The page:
When 68-year-old Bob Watson first donated platelets in 1985 at the Boston Children’s Hospital Blood Donor Center, he sat in one of only two platelet donation beds with needles in both arms — one to take out the blood, the other to return red blood cells and plasma. At the time, Boston Children’s was a much smaller campus with a tiny blood donation center located in the basement of the Hunnewell Building.
Donating blood at Boston Children’s: Then and now
Today, donating blood products is much different than it was for Bob in the 1980s. Now located in a large space on the first floor of 333 Longwood Ave., the Blood Donor Center offers 10 donor beds and a bloodmobile with five more.
In 2000, after donating platelets 500 times, Bob landed himself a spot in the Guinness Book of World Records. But he didn’t stop there. Now on track to celebrate his 850th platelet donation, he’s never experienced an ill effect from donating and was deferred only once because of a low iron count.
Bob donates platelets because they go far. In fact, one platelet donation can benefit at least four patients at Boston Children’s. Given the amount of children having surgeries, transplants, and cancer treatments that require platelets, and the fact that these cell fragments survive only five days outside the human body, there’s always a need.
At one point, donating platelets was part of Bob’s weekly routine, but when the FDA ruled that individuals could only donate platelets twice a month, he had no choice but to cut down to biweekly donations.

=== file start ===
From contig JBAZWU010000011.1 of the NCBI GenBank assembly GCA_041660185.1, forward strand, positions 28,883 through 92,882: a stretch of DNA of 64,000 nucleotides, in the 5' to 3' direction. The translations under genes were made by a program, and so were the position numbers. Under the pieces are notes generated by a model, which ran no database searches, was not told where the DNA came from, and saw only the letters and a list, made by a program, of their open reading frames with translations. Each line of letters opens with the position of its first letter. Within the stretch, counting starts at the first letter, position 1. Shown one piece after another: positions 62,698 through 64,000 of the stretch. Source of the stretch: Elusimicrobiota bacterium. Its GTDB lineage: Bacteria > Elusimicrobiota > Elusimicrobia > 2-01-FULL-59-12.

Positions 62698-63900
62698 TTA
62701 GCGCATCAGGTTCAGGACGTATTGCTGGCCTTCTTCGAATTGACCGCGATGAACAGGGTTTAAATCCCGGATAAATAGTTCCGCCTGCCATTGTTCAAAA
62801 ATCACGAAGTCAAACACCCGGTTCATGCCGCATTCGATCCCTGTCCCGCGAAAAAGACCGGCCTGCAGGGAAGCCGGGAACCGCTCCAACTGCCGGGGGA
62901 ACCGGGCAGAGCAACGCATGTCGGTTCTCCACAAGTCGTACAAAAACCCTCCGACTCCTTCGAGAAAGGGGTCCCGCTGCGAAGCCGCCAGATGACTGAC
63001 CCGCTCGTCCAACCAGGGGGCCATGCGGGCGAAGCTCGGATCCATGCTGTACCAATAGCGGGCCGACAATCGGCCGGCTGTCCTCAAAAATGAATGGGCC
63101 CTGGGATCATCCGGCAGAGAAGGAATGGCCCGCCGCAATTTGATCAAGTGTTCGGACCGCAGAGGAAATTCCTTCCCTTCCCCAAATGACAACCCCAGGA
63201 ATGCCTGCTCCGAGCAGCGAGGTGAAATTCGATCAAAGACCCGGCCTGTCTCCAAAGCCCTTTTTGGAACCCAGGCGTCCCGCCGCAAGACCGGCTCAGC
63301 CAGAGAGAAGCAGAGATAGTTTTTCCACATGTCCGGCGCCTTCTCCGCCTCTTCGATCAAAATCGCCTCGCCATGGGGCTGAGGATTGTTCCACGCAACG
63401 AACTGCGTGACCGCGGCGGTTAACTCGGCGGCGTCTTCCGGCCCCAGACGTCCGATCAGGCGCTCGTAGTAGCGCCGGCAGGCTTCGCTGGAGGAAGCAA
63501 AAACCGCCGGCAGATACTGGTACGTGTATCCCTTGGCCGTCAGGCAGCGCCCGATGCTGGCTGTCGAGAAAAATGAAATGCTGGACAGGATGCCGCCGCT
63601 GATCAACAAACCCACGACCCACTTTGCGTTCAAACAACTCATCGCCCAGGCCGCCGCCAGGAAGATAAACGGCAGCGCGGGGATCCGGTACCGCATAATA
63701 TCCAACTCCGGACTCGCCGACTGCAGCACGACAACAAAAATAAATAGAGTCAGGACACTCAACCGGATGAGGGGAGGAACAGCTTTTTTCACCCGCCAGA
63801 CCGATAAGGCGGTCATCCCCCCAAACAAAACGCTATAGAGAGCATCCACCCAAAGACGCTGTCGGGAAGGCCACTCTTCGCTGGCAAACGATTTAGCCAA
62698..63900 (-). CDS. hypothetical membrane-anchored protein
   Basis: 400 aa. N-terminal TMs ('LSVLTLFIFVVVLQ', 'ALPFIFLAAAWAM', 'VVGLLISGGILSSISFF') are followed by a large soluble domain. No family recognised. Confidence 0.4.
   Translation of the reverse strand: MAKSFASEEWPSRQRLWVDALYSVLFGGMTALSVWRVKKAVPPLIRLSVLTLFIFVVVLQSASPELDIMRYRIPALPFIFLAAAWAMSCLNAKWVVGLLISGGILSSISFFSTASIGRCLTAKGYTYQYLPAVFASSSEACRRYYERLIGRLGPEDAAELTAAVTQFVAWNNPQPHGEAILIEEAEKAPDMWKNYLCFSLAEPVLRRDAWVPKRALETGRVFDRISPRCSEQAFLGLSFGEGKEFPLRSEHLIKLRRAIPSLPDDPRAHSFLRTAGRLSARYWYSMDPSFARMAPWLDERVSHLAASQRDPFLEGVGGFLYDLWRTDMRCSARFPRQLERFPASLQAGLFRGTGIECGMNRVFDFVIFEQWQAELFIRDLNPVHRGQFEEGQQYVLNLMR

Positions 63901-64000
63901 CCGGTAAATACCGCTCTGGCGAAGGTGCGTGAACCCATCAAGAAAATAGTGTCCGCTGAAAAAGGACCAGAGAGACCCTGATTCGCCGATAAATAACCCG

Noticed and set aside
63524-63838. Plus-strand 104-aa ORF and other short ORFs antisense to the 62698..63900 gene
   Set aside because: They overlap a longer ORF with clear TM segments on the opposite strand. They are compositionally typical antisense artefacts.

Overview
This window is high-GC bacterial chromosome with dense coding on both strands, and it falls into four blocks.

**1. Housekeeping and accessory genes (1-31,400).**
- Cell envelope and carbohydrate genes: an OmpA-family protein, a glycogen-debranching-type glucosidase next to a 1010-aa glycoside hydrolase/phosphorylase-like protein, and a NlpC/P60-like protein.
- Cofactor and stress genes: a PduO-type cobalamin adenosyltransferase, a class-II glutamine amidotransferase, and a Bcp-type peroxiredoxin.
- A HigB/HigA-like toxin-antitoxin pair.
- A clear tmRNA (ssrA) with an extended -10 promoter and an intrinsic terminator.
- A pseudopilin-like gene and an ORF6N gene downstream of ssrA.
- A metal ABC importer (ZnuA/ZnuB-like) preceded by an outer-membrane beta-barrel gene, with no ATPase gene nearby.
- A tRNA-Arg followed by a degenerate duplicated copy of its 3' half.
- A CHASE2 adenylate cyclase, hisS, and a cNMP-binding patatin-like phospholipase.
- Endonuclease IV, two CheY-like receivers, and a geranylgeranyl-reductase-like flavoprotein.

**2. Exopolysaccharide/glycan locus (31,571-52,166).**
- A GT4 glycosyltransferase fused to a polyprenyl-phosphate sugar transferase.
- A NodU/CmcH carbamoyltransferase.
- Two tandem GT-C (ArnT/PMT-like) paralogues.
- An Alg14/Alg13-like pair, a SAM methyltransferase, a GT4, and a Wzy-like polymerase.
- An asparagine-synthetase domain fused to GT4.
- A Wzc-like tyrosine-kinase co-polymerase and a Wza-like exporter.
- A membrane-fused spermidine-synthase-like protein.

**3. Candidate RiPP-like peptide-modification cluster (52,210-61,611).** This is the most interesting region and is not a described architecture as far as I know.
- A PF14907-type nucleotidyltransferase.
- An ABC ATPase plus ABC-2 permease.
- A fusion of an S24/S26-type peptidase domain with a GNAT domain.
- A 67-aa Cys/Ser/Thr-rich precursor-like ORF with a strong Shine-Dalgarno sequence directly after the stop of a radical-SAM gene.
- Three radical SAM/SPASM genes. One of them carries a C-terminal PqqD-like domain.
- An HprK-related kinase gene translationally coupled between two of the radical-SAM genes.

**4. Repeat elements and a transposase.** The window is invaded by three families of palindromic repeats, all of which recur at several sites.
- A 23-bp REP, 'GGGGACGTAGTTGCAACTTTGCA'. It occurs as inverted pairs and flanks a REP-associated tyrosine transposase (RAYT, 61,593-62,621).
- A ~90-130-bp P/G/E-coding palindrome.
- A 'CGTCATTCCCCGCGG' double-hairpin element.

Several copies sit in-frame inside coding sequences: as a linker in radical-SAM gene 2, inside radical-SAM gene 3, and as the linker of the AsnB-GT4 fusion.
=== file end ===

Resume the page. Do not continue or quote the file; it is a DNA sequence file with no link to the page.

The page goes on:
I don’t consider myself anything special. I’m a low-key guy.
Bob says he doesn’t do much to keep himself in proper health to donate. He naturally eats well and keeps in good physical condition. He often takes a “work from phone day” — calling into meetings and managing his businesses while walking up to 20 miles through the city of Boston. Even on days when he’s donating platelets, he walks from his home in Jamaica Plain instead of driving.
The process of donating doesn’t require much from Bob; “What am I doing? I’m just sitting here!” he says. In the past, he’d watch movies while he donated; nowadays, he likes to snooze in the chair.
‘It just makes sense to me’
Bob gets emotional when he thinks about the kids who use his platelets. “I have one rule: I don’t ever want to meet the people I donate to,” says Bob, pausing to collect his thoughts. “I don’t consider myself anything special,” he says. “I’m a low-key guy.”
Bob doesn’t ask for anything in return for donating. Occasionally, he’ll reward himself with a bag of chips, other than that he’s quietly charitable.
Despite his humility, there’s no doubt that Bob makes a big impact for patients and families at Boston Children’s. Teary eyed, Bob describes donating as a “big deal” — “It just makes sense to me.”
Inspiring the next generation of blood donors
Bob hopes that sharing his story will inspire more people to donate platelets. When he started donating blood, he was 21 and was rewarded with four hours off from his job for each successful donation. He now practices a similar policy at his own companies. If he could, Bob would reincarnate himself as Ellen DeGeneres and use her show to spread awareness.
When asked how long he plans to donate, Bob says, through chuckles, that he’ll reevaluate his donation habits after reaching 1,000 donations. Otherwise, he plans to continue donating until he’s told to stop.
Related Posts :
Asthma, softball, and COVID-19: Gwen’s story
Gwendolyn Castro has a competitive streak. Whether playing softball or debating topics like universal health care, the 15-year-old wants to ...
Rapid rise in COVID-19 in children: Key takeaways from the AAP report on COVID-19 and kids
You may have seen the news this week that the American Academy of Pediatrics (AAP) and Children’s Hospital Association (...
Gene therapy’s future may be all about the bases
Gene therapy offers the possibility of a cure for many genetic disorders, especially those involving a single gene. The first ...
Don’t let COVID-19 silence you: Voting in 2020
Voting is your right and your way to make a difference in children's lives. When you cast your ...